- Operation Enduring Freedom
- Operation Freedom’s Sentinel
- Operation Inherent Resolve
- Operation Iraqi Freedom
- Operation New Dawn
- Operation Odyssey Lightning
- U.S. Africa Command Operations
- U.S. Central Command operations
- The People Behind The Sacrifice
Army Sgt. Shin W. Kim
Died June 28, 2007 Serving During Operation Iraqi Freedom
23, of Fullerton, Calif.; assigned to 2nd Battalion, 12th Infantry Regiment, 2nd Brigade Combat Team, 2nd Infantry Division, Fort Carson, Colo.; died June 28 of wounds sustained when his unit was attacked in Balad by insurgents using improvised explosive devices. Also killed were Sgt. Michael J. Martinez, Sgt. Giann C. Joya Mendoza, Spc. Dustin L. Workman II and Pfc. Cory F. Hiltz.
Fullerton soldier dies in Baghdad attack
The Associated Press
LOS ANGELES — During two weeks of home leave from Iraq in February, Army Sgt. Shinwoo Kim surrounded himself with friends and relatives, binged on junk food and traveled to Las Vegas.
The combat medic from Fullerton, however, couldn’t leave Iraq completely behind. Before returning to the battlefield, he visited a memorial to Iraq’s dead on a Santa Monica beach and left the name of a fallen friend on one cross in the precise rows of crosses.
“It was like something he just had to do,” said his girlfriend Tammy Cho.
Shinwoo, 23, was among five soldiers killed in a June 28 Baghdad attack. Last weekend, it was his family’s turn to pay tribute to him at the memorial, known as Arlington West.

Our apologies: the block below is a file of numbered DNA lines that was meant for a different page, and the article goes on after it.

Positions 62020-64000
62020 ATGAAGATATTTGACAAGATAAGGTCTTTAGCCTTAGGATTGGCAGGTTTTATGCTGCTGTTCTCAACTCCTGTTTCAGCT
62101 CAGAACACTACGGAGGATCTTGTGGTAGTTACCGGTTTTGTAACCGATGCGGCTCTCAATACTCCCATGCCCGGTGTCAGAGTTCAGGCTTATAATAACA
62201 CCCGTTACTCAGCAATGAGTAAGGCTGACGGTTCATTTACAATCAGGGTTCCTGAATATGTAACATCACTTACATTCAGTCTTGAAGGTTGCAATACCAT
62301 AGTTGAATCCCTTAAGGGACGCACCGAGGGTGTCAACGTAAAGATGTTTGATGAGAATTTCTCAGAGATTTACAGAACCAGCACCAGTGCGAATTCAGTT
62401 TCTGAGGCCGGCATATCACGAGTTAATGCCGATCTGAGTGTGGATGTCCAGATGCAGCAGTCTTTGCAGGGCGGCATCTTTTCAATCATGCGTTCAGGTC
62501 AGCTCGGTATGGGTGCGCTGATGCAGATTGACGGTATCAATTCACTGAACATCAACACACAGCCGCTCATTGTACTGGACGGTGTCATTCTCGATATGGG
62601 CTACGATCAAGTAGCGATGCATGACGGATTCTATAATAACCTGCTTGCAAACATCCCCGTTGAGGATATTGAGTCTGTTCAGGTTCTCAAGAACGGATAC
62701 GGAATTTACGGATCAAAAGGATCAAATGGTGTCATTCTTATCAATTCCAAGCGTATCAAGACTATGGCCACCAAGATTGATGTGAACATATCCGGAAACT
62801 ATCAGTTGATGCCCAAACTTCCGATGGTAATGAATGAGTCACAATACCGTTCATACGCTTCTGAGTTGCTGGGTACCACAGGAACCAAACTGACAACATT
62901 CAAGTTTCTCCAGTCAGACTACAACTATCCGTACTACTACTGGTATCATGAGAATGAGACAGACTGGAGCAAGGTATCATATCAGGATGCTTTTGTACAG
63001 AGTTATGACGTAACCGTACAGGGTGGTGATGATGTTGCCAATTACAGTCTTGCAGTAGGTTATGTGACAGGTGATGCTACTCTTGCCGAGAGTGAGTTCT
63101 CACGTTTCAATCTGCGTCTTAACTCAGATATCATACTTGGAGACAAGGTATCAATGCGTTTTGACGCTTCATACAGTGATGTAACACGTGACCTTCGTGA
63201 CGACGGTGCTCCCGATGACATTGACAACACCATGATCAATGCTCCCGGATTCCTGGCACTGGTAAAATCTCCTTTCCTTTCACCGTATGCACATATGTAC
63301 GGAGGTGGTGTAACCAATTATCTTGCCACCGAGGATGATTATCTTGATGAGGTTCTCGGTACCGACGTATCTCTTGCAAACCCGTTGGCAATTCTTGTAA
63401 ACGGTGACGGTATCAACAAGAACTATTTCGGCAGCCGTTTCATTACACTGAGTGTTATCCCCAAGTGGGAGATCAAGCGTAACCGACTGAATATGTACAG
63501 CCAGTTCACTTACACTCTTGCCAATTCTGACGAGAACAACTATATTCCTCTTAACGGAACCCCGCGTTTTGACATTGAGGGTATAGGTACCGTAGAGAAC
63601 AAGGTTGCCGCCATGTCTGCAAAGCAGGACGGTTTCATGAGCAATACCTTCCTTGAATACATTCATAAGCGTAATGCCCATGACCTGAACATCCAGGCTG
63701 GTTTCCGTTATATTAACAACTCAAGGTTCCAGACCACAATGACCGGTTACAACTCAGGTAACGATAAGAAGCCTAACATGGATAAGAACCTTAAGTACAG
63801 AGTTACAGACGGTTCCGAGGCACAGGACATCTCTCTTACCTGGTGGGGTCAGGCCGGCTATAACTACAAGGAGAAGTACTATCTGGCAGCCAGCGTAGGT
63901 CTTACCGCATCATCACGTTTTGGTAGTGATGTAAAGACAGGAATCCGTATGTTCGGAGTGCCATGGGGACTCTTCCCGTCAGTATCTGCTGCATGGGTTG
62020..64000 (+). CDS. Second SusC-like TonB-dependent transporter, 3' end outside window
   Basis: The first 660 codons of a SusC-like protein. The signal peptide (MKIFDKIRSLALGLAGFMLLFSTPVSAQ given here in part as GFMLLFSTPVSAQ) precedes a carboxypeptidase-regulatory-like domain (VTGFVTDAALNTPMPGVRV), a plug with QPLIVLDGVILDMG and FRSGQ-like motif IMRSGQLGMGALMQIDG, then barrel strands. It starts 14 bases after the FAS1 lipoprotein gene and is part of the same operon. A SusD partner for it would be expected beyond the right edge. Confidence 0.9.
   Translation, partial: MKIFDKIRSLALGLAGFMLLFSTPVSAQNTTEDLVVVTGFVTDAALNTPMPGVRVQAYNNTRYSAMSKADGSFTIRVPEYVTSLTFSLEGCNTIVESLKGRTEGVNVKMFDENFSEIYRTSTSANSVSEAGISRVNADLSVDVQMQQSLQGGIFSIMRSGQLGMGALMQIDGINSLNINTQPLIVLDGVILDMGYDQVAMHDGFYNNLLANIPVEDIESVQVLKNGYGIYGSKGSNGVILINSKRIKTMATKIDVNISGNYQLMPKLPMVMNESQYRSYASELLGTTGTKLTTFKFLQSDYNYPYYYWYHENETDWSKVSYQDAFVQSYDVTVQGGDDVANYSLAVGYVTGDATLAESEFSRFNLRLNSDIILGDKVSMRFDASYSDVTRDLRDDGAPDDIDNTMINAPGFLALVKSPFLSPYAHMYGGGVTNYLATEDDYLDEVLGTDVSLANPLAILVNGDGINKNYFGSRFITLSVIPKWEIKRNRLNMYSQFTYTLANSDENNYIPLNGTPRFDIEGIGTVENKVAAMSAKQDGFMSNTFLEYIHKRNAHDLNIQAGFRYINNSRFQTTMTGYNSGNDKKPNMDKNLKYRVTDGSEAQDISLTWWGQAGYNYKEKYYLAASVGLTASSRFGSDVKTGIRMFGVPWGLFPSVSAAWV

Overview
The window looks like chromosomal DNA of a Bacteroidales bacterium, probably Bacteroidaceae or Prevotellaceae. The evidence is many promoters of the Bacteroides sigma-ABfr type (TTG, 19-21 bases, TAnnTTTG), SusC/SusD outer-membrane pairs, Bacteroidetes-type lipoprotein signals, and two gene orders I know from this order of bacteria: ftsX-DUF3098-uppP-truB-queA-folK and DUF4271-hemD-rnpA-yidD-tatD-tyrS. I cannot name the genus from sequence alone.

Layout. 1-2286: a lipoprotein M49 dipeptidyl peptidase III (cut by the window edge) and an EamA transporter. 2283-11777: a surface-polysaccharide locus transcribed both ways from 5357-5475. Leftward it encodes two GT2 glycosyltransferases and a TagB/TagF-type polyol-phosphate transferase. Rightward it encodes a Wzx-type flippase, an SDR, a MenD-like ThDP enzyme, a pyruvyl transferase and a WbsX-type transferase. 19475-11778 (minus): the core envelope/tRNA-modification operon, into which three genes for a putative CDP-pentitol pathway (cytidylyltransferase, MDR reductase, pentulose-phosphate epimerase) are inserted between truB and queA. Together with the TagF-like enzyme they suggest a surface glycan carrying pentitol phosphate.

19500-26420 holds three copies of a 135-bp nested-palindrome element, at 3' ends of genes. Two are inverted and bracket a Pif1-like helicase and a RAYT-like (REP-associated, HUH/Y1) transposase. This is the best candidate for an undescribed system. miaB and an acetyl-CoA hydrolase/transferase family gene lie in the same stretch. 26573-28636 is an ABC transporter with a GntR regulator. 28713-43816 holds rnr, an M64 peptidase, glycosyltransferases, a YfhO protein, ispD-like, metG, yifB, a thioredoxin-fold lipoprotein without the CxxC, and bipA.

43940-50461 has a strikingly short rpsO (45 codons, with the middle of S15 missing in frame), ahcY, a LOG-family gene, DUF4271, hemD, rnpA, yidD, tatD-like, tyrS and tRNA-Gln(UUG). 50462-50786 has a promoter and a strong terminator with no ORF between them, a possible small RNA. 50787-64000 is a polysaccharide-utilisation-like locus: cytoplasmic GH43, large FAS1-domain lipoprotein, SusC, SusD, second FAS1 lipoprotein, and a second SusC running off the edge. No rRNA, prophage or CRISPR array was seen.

“We know he’s gone. But I guess we haven’t fully accepted it,” said his sister Shinae, 27. “My mom and dad are having a difficult time coping. We all are. Shinwoo was the baby. My mom never stopped calling him her baby.”
The family keeps a shrine with his picture and combat awards in their living room, and a certificate granting the South Korean native posthumous U.S. citizenship.
Kim’s parents, Yoo Buk and Kum Ok Kim, emigrated from South Korea with their three children 20 years ago. They said they didn’t want their son to enlist in the Army.
But he was moved to enlist by the Sept. 11 terrorist attacks.
“He kept newspaper stories about the attacks and terrorism,” his brother Josh, 31, said. “We didn’t want him to join, but after he did we all supported him.”
Kum King, with Josh translating, said if she spoke better English she would have demanded the recruiter tear up her son’s enlistment contract.
He volunteered to be a medic because he wanted to help people, not hurt them, Cho said.
Kim served in South Korea for a year before deploying to Iraq. He came home on leave in 2006 and thought he was to be permanently assigned to Fort Carson, Colo. He was ordered back to Iraq soon after.
Josh Kim said his brother did not die immediately from the attack. A doctor in Iraq held a telephone to Kim’s ear as his family bid the unconscious soldier goodbye from their Fullerton home.